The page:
In its infinite wisdom (!), the UCI approved the UnitedHealthcare Pro Cycling Team to race in its title sponsor’s backyard. As a Pro Continental team, the UCI rules clearly state that it is not allowed to race in National level races. Though the rule is archaic and makes no sense in North America, this exception makes even less sense. The rules were part of the decision making for some teams to choose to not become a Pro Conti team – and now they learn that exceptions may be granted, well maybe. Pretty tough to get a sponsor to come aboard with it is unknown which rule will be enforced and when.
With UHC on the start line, the favorite would have to be Rory Sutherland, going for his fourth straight title with support from sprinter Hilton Clark to grab time bonuses away from the competition.
It’s not just the UHC team that is racing in its sponsor’s backyard. Minneapolis the hometown of Circuit Global Sports Management and many of the Kelly Benefit Strategies-Optumhealth partners are based in Minnesota. Last year, the KBS team had the yellow jersey until the last day and they want that top step this year. Performance Director Jonas Carney stated, “Since this team began racing here, we’ve won several stages, the best young riders jersey, worn yellow, and finished on the podium. We are prepared to sacrifice everything this year for a chance to win the overall title.”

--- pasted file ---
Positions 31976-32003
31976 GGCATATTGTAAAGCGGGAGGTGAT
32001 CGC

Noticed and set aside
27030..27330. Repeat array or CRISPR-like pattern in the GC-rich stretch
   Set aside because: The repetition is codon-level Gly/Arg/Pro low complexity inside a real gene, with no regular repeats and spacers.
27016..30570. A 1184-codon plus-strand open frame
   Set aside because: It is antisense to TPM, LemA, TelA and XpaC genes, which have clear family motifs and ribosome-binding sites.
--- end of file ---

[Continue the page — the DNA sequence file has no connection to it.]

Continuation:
Winner of the Stillwater Criterium in 2006, Frank Pipp is back on form this year as demonstrated at the races since he won the overall at Joe Martin Stage Race. And then there’s Jamis/Sutter Home, with the always dangerous Luis Amaran. The wild card in the bunch is Team Exergy with Andres Diaz who showed good form at Philly.
The stages. The race starts with a split day on Wednesday with the time trial in the morning followed by the St Paul Downtown Criterium in the evening. The 6.1-mile (9.8 km) St. Paul Time Trial is mostly flat, out-and-back course, but includes a stiff, 0.7 mile kicker at the end. Like last year, rule 1M1(h) is enforced which means no time trial bikes. Last year’s fastest times were 14′38″ clocked by Alison Starnes and 12′55″ by Scott Zwizanski. First woman starts at 8:30am CT and the first man at 10:0am CT.
Stage 2 is on a course full of twists, turns – a flat, fast, five-corner course that features brick sections around Rice Park and some of the most beautiful architecture in the Midwest. One change for this year is that time bonus sprints have been separated from points sprints, so riders chasing the yellow jersey won’t be competing with sprint jersey contenders. Starting at 6:15pm, the women do 28 laps and the men do 40, starting at 7:45pm.